• Assigns places to mid-19th century historic counties. For example, if you consider entries for 'London', these are assigned to the City of London, Middlesex, Surrey or Kent

  • Lists the number of entries (life events) per batch and dates covered, obtained from the data itself; and

  • Includes some summary statistics.

Final words of advice on the IGI.

You cannot build an entire family tree from information found solely online or just from the IGI - even if names and places look, superficially, to be correct. The IGI is a 'secondary' rather than a 'primary' source of information. Should you find entries in a secondary source, like the IGI, that might be relevant to your research, you then need to look at the original records (the primary sources) and to confirm those details. The original registers will be accessible in the relevant county record office or metropolitan archive. In some cases, but certainly not all, digital images of register pages may be available to view online.

Always satisfy yourself that any indexed or transcribed information is accurate, correct and, most important, complete. Many original register entries contain important and relevant additional detail that is not recorded in the IGI itself.

Berkshire Record Office

Berkshire Record Office (link) is a designated diocesan archive for the Diocese of Oxford, of which the Archdeaconry of Berkshire forms a part. It holds original registers deposited by the parishes of pre-1974 Berkshire (including those of North Berkshire and those of the Vale of the White Horse). In a few cases, most notably Abingdon St Helens, parishes have been permitted to retain their registers.

In 1992, the Church of England made a requirement that all parish registers of baptisms and burials containing entries that are 150 years old or more should be closed and (in most cases) deposited in a diocesan record office. The order does not apply to a church's copy of marriage registers after 1837 (copies of these entries should have been sent for entry into the civil registration system). In practice, most of these older marriage registers have been deposited too. In a record office, these old and very often fragile registers can be safely maintained under suitable storage conditions.

Bishops' Transcripts (BTs)

From 1598 onwards, most parishes were required to furnish an annual copy for the bishop of those baptisms, marriages and burials that had been entered in the register in the preceding 12 months.

Some of these copies were constructed at the same time as the original register entries were made. Others were compiled retrospectively, once the year had ended. As a result, under both approaches, there are variations (sometimes providing vital missing details for family historians) between entries in a parish register and the corresponding transcripts prepared for the bishop.

Once prepared, bishops' transcripts were sent to the bishop of the diocese holding authority over the parish. There are a few instances of bishops' transcripts before 1598 and the transcripts mostly ceased around 1837 with the arrival of the civil registration process. A very few BTs extend into the mid-19th century.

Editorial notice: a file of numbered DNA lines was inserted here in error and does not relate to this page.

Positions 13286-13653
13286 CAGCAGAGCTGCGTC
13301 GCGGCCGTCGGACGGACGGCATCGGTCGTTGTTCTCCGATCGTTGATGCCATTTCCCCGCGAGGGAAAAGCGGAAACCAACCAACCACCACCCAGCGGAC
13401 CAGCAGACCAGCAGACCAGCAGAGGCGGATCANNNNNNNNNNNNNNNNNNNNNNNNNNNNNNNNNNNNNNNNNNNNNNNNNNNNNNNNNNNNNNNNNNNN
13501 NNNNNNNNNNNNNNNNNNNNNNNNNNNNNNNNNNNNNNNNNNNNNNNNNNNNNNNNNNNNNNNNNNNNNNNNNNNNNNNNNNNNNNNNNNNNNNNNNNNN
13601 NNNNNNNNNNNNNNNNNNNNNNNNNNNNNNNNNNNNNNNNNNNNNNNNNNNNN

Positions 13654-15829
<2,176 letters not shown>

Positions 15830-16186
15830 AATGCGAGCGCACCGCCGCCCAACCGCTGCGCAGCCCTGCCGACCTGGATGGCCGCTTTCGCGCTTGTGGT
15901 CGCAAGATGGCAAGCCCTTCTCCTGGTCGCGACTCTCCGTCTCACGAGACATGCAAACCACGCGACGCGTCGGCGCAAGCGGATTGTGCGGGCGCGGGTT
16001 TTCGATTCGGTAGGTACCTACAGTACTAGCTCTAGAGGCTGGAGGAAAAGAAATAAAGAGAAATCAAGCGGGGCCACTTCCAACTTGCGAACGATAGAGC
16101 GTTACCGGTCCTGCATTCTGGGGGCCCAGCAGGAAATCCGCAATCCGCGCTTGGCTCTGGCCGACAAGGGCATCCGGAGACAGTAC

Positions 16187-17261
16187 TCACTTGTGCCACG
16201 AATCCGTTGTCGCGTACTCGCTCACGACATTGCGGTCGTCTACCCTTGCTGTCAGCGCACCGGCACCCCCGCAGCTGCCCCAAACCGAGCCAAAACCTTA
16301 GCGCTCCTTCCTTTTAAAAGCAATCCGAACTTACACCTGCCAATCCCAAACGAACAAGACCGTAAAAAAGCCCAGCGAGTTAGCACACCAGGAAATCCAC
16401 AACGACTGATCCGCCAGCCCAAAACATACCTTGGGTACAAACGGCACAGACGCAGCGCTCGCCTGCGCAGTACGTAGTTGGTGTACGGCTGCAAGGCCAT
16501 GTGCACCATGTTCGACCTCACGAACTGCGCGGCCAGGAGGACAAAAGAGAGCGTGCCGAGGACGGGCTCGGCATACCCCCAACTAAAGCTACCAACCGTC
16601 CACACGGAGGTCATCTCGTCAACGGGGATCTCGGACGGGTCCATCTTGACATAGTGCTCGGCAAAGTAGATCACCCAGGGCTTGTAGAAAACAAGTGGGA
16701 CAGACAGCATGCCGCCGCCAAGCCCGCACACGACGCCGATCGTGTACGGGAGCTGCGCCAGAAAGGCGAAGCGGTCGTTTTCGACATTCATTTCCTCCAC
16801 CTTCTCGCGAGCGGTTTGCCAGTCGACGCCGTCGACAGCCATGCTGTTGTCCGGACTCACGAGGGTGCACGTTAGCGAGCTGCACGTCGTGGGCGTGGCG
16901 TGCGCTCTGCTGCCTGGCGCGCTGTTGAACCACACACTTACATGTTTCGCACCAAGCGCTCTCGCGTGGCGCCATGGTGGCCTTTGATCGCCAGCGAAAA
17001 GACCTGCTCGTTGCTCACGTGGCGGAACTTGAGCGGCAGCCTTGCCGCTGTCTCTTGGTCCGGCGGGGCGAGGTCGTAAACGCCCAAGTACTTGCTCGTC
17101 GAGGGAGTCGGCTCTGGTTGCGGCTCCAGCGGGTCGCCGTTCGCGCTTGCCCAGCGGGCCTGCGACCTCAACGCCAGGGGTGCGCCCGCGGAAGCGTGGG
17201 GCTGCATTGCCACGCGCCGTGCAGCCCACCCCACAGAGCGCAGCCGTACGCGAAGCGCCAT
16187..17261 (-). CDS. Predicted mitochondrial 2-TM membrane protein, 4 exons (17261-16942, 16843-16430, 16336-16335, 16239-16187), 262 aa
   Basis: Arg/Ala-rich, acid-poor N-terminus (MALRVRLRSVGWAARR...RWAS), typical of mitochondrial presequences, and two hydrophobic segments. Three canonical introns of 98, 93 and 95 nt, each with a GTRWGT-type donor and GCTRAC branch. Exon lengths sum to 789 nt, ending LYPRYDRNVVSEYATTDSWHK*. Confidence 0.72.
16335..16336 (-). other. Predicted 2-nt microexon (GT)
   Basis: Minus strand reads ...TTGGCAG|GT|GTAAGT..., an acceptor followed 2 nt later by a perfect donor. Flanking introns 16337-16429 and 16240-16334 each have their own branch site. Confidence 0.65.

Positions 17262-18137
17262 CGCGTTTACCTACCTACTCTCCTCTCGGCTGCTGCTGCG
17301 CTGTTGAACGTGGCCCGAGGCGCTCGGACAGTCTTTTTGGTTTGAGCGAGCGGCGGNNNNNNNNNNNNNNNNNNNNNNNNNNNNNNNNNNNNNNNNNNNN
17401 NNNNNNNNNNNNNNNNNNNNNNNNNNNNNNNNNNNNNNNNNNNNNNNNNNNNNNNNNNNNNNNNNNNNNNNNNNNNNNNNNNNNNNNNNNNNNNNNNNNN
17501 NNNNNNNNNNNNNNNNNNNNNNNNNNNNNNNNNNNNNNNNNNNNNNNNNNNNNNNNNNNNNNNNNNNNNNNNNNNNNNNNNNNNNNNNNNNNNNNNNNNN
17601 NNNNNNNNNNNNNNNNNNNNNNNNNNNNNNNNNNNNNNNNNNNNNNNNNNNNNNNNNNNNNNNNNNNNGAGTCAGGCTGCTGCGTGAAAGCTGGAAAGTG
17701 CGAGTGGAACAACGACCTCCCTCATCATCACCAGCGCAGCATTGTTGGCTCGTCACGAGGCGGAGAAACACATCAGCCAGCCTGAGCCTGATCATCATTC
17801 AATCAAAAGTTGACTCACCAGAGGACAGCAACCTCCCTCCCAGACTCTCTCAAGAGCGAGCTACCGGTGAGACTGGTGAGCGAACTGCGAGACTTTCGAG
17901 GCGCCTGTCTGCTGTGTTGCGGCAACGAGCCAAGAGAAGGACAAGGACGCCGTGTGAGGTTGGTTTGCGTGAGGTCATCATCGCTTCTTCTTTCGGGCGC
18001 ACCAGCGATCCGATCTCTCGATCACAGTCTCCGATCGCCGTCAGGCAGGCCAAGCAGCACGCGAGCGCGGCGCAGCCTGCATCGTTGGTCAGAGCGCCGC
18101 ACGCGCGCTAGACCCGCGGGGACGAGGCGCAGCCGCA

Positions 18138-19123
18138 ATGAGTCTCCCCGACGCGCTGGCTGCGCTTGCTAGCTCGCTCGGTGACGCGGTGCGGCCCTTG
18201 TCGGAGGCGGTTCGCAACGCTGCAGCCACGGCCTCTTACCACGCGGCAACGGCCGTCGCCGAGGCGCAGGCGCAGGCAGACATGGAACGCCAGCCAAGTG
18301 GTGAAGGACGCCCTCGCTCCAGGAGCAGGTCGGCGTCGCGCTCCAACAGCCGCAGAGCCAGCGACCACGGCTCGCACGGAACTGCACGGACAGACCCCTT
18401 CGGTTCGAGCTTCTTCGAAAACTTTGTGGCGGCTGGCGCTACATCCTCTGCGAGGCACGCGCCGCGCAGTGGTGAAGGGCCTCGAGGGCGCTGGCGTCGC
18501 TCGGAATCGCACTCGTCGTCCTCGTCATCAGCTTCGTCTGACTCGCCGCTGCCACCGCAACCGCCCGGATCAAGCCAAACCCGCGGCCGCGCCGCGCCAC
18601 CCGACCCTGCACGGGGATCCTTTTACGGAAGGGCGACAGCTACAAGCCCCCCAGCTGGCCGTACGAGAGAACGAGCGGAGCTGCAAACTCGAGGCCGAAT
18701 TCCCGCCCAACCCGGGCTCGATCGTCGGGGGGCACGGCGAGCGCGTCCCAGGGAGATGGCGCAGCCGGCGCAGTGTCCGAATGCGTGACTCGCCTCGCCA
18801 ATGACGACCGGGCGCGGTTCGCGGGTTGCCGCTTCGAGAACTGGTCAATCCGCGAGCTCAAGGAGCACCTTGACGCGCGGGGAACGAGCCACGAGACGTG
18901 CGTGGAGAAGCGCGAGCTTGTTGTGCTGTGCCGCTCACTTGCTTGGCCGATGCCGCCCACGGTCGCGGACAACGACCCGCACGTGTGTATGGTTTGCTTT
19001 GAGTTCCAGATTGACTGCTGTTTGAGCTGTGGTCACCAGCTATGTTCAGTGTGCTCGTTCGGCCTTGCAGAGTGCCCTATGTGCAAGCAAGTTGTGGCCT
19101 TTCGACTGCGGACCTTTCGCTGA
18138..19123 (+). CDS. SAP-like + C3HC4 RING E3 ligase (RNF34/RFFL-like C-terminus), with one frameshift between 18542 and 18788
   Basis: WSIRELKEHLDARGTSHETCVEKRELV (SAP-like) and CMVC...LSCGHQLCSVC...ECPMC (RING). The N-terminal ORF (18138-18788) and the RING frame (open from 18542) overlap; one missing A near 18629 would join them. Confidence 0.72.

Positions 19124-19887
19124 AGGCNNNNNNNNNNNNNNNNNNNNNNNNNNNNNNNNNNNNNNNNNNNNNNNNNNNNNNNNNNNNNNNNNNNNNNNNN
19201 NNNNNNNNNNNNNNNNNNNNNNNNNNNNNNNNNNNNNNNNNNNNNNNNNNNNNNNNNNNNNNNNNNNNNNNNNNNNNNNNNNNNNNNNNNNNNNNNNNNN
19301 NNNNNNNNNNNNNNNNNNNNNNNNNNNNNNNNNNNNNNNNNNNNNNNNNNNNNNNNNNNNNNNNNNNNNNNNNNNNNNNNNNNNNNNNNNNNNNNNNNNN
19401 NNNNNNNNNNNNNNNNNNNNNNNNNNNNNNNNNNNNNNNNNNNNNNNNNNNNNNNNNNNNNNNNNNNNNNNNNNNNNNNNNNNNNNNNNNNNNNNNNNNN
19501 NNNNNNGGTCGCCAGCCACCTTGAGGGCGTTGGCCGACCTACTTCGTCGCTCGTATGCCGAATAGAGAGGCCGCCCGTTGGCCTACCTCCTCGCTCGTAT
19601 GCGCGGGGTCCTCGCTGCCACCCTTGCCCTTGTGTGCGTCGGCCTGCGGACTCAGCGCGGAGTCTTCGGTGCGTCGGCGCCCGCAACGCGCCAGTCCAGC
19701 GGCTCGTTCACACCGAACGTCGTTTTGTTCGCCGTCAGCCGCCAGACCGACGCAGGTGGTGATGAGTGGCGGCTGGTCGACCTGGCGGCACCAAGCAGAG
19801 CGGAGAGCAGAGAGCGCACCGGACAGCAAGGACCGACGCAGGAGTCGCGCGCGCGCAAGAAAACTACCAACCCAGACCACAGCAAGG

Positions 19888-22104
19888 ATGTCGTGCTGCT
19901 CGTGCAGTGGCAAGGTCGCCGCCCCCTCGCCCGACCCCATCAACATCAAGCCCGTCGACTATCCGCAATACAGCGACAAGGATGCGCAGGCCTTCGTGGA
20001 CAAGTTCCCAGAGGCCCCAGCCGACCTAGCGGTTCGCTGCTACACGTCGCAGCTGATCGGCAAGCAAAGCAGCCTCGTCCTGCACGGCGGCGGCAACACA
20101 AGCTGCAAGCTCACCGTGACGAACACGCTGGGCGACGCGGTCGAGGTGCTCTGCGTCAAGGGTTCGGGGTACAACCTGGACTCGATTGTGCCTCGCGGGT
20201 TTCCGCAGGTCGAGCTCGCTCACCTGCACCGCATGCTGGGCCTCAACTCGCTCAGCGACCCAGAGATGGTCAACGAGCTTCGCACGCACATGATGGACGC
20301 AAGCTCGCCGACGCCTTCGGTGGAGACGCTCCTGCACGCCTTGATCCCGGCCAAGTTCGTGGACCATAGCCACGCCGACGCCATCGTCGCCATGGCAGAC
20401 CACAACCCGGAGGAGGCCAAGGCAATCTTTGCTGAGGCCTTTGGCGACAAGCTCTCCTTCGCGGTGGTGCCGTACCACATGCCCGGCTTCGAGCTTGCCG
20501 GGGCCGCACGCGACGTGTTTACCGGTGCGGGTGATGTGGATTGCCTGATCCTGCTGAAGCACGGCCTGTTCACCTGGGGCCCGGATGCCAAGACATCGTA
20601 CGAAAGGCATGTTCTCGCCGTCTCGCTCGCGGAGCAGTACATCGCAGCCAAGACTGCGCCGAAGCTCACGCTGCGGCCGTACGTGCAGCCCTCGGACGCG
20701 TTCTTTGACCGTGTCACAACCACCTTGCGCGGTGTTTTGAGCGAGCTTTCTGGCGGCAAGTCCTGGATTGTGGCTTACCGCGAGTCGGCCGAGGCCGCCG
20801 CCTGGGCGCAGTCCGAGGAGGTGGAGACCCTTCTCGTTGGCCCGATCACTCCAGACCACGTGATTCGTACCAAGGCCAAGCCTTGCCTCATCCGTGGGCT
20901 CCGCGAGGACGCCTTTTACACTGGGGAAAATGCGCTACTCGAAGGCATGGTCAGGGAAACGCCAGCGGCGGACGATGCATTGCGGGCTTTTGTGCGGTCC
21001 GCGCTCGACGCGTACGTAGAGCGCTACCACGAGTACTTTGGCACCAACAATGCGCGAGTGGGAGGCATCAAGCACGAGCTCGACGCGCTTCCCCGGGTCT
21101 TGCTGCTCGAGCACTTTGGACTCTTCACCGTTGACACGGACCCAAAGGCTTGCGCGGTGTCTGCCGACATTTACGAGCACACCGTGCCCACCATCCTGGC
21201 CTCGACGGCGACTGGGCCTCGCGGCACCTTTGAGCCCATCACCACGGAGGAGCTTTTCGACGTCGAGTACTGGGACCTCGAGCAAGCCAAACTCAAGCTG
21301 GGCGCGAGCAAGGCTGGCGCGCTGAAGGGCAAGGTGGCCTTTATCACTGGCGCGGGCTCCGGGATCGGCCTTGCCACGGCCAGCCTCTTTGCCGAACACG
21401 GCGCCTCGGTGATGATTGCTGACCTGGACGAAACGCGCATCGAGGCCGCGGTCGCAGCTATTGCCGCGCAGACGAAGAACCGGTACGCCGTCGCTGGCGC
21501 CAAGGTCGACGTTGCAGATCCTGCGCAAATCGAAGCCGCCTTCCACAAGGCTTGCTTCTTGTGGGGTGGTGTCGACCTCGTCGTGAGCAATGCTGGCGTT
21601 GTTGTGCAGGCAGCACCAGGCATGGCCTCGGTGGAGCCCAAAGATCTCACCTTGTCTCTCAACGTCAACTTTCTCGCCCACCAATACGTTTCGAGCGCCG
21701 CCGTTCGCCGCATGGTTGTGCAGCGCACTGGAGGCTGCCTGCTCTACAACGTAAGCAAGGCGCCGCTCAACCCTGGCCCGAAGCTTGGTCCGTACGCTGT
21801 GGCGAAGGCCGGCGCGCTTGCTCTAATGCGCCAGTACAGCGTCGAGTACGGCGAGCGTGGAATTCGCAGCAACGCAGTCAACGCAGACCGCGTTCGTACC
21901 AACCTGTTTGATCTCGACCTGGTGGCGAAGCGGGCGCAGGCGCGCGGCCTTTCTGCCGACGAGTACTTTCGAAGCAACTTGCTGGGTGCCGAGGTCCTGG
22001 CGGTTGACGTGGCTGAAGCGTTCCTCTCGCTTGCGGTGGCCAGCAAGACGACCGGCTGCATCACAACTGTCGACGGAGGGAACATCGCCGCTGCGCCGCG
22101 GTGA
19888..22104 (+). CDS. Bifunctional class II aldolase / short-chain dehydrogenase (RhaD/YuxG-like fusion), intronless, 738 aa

Many bishops' transcripts have been lost or destroyed but there are situations where BTs survive while the original register has been lost. This makes BTs a potentially valuable resource in your research. Where both registers and bishops' transcripts survive, it is good practice to check both, and compare the entry detail. As explained earlier, there will be inevitable differences for some entries - offering you a challenge — which source should you accept in your research?

Surviving BTs for Berkshire are held in the Wiltshire and Swindon History Centre (the Berkshire Archdeaconry formed part of the Salisbury Diocese until 1836). For the few BTs prepared subsequently, original returns are held in the Oxfordshire History Centre (after the 1836 transfer of the Berkshire Archdeaconry the Oxford Diocese).

North Berkshire

Berkshire Family History Society is the only society to cover all of pre-1974 Berkshire. Its Baptisms, Marriages and Burials CDs provide county wide coverage.

Its Vale of the White Horse Branch (which meets in Abingdon) provides a focal point for family historians living in North Berkshire. 

Following changes to modern county boundaries in 1974, some North Berkshire parish registers have also been indexed or transcribed by the Oxfordshire Family History Society (OFHS). Reflecting techniques and materials used, most of these OFHS outputs are not as readily searchable as Berkshire Family History Society CD publications. Most of these Oxfordshire publications are available from the Shop on this website, as microfiche or non-searchable CDs.

Suggested further reading

An Historical Atlas of Berkshire, 2nd edition, December 2012, Editors Joan Dils and Margaret Yates, published by Berkshire Record Society (and available from the Berkshire FHS shop) Read a review

Phillimore Atlas and Index of Parish Registers,  3rd edition (2003) by Cecil R. Humphery-Smith

National Index of Parish Registers Volume 8 Part 1 Berkshire (2003) by Anthony Wilcox, published by the Society of Genealogists Available from the Shop

page reviewed and revised 19th December 2017

Additional information